In the past we never used a rating system with our reviews because often people look at a rating and never bother to read the context. Some people just have in their minds a 75/100 is "bad" and don't ever take into consideration that the reason the score is a 75 is because it had some graphical tearing and was slightly unoriginal, yet maybe the game is still a blast to play. In an attempt to force people to read context, we left out a rating system entirely.
Another issue with rating systems is there are too many different types. What do people relate to best? 1-5? 1-10? 1-100? Stars? Some other arbitrary item? And if you're using 1-5, do you use half points? Why not just use 1-10 then? But what if you have half points within there? It can be very confusing jumping between reviews that use different systems.
Now, avoiding a rating system all together wasn't the best approach, I can admit that. If a review has lots of ups and downs, it can leave the reader confused as to what the final opinion about the game is. A rating helps with context of the article. So, we added one.
We chose stars. And not half stars (how on earth do you get a half of a star anyways?), we are using whole stars, up to 5 and have good reason for it to. Let me break it down.
1 Star - "Don't Bother"
A game that only gets 1 star, isn't worth any ones time to play. This often means it's broken at it's core and it's also not fun. Bad graphics, bad sound, bad controls, buggy gameplay and tasks that feel like chores are what will net a game one star. Hopefully, we never have to play a game that fits in this category, but I know that won't be the case.
2 Stars - "Not So Good"
A 2-star game is a game that isn't as broken as a 1 star game (it might have some bugs here and there, but for the most part works) but just isn't very good or fun. This is probably a controversial rating because there are more than likely people who will enjoy 2 star games, and lots of the time their great time killers (like in the bathroom, or waiting for an elevator), but that doesn't mean they're actually good games.
3 Stars - "A Good Game"
A 3-star rating is what kept us away from a rating system the most. Often people look at 3 stars (or 6/10, or 60/100) and assume it's a bad game, but really, this is an average good game. A game that doesn't go above and beyond, isn't overly original, but is built well, fun to play and provides a good amount of quality content. There may be a flaw here and there, but this is the average score that is needed to qualify what a 2-star game may be missing and what a 4-star game does to go above and beyond.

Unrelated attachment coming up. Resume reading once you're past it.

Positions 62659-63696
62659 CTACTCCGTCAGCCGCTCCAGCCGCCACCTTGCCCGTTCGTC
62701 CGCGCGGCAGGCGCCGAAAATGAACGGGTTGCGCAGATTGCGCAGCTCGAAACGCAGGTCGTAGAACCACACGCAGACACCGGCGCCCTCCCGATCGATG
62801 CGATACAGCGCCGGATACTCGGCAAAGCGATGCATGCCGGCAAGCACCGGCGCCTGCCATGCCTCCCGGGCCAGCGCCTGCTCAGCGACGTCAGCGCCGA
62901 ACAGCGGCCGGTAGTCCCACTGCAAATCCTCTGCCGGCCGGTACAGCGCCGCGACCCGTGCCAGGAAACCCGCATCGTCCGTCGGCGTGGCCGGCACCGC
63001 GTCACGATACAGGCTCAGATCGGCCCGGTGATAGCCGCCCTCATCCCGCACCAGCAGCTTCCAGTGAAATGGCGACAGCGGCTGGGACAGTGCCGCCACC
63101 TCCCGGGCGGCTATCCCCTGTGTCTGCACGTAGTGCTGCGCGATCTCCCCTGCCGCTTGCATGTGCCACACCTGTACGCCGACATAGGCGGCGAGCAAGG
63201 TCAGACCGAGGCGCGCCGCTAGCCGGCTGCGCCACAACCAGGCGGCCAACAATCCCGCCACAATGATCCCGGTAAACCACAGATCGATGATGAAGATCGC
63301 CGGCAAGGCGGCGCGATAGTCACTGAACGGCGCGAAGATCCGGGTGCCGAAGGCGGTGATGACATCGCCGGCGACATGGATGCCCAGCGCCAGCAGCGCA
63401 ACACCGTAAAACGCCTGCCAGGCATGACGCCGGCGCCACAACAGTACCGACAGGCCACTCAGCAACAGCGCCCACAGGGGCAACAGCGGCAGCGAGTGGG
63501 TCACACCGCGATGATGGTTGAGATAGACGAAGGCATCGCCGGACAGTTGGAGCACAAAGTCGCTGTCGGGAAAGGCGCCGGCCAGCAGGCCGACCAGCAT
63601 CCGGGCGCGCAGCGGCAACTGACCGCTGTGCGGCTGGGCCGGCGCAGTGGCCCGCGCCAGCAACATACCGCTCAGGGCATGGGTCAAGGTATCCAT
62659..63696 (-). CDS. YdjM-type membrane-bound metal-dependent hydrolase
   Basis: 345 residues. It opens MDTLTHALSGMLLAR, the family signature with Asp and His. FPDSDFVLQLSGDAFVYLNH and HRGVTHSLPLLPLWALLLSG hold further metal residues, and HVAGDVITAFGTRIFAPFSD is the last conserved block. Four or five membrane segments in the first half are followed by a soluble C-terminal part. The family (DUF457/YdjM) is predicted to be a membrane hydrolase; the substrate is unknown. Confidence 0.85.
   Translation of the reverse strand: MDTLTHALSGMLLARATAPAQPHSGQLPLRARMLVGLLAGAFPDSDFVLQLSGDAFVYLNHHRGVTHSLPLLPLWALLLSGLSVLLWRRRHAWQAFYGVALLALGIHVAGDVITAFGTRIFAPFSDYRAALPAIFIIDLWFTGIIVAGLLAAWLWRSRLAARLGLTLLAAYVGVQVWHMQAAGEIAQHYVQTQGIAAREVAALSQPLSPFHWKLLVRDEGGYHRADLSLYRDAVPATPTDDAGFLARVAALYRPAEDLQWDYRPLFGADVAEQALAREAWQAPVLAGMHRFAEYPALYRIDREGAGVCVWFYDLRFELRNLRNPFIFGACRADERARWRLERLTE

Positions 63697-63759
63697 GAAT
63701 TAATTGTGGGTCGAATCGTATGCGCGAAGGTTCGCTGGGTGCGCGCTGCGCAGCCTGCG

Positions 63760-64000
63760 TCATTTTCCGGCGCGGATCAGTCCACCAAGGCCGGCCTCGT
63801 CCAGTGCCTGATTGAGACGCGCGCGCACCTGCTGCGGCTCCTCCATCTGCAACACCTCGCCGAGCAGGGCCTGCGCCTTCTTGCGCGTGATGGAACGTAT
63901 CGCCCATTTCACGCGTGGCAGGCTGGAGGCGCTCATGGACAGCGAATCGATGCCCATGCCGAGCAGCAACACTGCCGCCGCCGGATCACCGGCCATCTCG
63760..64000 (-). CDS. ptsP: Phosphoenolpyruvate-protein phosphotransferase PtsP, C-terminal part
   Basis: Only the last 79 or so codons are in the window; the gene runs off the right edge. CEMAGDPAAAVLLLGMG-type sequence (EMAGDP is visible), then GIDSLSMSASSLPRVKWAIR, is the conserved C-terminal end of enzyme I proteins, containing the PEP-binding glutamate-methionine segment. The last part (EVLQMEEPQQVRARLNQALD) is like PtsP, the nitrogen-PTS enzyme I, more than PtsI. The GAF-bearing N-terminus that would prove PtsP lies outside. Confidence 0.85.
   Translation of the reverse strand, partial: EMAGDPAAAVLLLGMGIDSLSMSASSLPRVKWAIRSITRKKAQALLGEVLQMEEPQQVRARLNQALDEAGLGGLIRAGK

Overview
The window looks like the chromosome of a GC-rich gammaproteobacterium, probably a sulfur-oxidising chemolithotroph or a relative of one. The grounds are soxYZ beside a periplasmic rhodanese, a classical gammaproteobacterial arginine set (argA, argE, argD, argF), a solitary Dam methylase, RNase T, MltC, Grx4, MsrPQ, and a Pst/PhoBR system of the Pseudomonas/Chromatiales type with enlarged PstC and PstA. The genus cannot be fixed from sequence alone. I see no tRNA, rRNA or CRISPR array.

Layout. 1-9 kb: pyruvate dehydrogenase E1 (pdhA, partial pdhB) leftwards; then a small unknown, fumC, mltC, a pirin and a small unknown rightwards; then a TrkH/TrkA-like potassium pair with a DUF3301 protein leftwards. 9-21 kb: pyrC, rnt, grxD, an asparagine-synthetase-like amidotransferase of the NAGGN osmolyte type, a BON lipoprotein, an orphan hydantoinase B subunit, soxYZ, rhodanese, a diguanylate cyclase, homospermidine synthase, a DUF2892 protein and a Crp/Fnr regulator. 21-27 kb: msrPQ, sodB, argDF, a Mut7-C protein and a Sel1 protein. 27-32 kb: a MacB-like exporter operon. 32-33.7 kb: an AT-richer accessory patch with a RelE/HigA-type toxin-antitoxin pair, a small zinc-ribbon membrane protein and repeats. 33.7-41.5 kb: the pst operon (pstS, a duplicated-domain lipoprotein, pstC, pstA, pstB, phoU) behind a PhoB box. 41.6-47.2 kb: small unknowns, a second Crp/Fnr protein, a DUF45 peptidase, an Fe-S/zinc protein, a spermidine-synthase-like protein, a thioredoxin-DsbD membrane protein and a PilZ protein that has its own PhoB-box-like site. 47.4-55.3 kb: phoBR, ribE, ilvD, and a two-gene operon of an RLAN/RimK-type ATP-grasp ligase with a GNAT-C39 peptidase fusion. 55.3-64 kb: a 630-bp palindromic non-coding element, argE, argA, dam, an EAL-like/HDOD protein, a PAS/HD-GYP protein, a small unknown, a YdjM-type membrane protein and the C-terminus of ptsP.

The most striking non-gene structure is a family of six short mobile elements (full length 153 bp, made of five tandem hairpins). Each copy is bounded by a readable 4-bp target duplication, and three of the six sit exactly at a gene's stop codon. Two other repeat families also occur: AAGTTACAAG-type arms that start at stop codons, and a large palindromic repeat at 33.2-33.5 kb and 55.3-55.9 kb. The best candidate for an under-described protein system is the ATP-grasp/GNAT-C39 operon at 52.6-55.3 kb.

4 Stars - "Above Average"
A 4-star game is a game that is definitely worth playing. These games are stable, not hampered by bugs and fun from beginning to end. They stand out above all average games as those that are worth talking about and often warrant multiple play throughs or great replayability. Usually, they fall just short of 5-star greatness by maybe one flaw, or they're targetting such a niche crowd that not everyone can enjoy. But if you see a 4-star rating on a game you're interested in, you know it's worth owning.
5 Stars - "Must Play"
A 5-star game is a game everyone must play. They look great, sound great, play great, are fun, are original and push the standard for what game devs should be doing. On top of that they often have great replayability, good amount of content, good value for money and are games we would buy a second time. Now, this next part is important. They are not "perfect" games. What is a perfect game? Who knows! A 5-star rating is directly reflected on the quality of the game, not what it means to be "perfect".
So, from this point forward, 10 Dollar Gaming will officially be applying this rating system to all reviews. You'll start to see stars pop up in the sidebar and on reviews themselves to help you know how we feel about the games we are playing. It's important to remember what the stars mean though! If you ever forget, just stop back here for a refresher.